Please practice headstand under the guidance of a qualified teacher if you are just beginning to implement it into your practice. Feel free to contact myself for private sessions, or for recommendations for someone to work with in your area. For headstand tips see below.
How to get into a Headstand
You may set yourself up near a wall with a mat or thinly folded blanket for support.
Start on hands and knees facing the wall, and interlace your hands with the pinky fingers resting inside one another and rest your hands and forearms on the ground firmly, elbows in line with the shoulders.
Press your forearms into the ground like fence posts and place the crown of your head on the ground.
Come to a downward dog on your head.
Take a breath and if you feel strong enough, start to tip toe the feet towards you bringing your knees close to your body.
You may bring your backside to the wall by pulling your knees into your abdomen or make an egg and hover on your head.
Then if you can lift the knees up and place the feet on the wall or balance here with knees bent, feet in line with the knees, pressing into the balls of the feet helps activate the legs.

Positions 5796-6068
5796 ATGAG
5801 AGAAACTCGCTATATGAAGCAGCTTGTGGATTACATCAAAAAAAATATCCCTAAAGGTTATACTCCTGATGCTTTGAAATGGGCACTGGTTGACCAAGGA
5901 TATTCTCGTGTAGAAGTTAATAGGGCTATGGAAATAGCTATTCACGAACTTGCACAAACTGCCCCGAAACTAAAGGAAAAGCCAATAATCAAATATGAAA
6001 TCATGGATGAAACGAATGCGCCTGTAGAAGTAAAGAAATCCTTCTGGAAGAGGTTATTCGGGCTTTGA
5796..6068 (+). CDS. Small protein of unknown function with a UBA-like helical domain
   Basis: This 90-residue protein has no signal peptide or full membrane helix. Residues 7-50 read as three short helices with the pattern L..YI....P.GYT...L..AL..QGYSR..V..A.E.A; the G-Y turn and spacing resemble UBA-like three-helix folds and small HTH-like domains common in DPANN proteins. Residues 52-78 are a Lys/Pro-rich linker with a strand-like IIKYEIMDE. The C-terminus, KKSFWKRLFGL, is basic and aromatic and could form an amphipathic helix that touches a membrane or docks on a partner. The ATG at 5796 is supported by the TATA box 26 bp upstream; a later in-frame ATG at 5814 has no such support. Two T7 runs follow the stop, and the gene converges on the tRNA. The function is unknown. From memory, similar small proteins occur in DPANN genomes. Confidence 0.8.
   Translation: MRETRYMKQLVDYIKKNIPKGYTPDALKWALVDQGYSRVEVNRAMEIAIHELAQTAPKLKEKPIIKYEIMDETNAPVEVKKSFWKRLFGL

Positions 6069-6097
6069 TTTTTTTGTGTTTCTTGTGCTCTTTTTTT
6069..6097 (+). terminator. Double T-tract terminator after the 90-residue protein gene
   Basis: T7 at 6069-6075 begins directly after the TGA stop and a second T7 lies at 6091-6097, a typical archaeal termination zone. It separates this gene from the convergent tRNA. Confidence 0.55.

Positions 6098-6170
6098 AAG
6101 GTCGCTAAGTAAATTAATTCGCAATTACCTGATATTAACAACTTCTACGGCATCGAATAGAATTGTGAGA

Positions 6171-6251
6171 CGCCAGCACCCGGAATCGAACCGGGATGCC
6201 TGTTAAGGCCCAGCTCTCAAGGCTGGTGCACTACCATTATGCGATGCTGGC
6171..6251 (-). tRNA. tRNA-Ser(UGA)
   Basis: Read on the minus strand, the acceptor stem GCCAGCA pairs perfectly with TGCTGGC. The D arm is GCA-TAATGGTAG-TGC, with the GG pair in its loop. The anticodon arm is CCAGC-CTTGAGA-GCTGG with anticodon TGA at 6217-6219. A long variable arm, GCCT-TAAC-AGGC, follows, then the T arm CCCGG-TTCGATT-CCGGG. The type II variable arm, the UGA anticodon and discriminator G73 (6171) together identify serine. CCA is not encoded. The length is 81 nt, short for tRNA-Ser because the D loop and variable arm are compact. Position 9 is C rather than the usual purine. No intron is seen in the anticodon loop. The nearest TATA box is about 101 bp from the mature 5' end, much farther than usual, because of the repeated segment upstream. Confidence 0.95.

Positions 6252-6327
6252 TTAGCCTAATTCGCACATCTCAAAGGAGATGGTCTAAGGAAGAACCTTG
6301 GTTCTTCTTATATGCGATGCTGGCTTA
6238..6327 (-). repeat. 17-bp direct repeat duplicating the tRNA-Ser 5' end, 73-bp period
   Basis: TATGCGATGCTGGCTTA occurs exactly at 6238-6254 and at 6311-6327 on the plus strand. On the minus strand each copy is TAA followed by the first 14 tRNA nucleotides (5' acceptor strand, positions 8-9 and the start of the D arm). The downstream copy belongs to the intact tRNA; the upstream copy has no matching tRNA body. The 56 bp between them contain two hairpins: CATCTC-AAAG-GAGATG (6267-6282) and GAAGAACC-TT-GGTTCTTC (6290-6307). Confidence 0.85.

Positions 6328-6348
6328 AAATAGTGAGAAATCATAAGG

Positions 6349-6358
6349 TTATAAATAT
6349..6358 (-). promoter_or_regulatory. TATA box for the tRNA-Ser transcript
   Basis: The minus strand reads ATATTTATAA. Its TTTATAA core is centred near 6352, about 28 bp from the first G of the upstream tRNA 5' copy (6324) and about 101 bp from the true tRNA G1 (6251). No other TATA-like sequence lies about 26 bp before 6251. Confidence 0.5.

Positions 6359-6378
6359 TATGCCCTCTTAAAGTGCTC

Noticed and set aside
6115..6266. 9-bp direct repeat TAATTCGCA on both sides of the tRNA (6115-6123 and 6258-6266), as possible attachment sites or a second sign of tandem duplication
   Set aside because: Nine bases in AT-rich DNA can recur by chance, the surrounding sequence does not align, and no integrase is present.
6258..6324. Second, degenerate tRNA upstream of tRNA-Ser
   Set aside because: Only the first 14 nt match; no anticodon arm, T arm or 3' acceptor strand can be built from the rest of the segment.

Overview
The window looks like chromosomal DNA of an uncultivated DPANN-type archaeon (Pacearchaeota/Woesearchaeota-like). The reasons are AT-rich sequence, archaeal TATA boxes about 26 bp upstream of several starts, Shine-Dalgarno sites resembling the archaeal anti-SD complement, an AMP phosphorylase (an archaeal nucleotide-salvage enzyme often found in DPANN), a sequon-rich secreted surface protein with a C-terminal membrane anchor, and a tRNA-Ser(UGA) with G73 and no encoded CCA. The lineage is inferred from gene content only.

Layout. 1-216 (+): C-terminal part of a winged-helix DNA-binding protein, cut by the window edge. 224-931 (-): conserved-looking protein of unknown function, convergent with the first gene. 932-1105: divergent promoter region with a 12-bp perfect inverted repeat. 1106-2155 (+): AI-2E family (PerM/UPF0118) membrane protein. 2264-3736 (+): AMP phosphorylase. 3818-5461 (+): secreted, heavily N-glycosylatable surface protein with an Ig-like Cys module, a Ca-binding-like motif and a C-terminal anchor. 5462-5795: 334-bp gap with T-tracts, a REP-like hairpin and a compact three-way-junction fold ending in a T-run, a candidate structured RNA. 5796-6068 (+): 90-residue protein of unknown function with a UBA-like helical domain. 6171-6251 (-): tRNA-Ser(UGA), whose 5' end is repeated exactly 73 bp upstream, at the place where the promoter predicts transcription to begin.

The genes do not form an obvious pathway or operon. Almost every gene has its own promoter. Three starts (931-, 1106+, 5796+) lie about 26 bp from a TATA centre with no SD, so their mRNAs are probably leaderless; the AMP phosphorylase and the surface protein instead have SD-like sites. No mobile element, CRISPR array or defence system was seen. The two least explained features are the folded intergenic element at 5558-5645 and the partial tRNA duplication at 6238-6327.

Final step: With one leg or both at the same time, straighten completely overhead or slide up the wall.
Be careful to keep your core engaged, keep pressing the earth away from you in your arms, and if you feel any discomfort in the neck, mindfully come down and reset yourself.
Don’t banana back, use your core and strength in your head and your arms. It is different for everyone for which you will use more of.
Do not rush this pose. Get comfortable with these steps and do not repeatedly come up and down. Practice a few times and rest if you need to come down. If the breath is very jagged, come down and rest. The breath will cue you in if you are ready for this asana.
Practice counterpose with shoulderstand or halasana variations.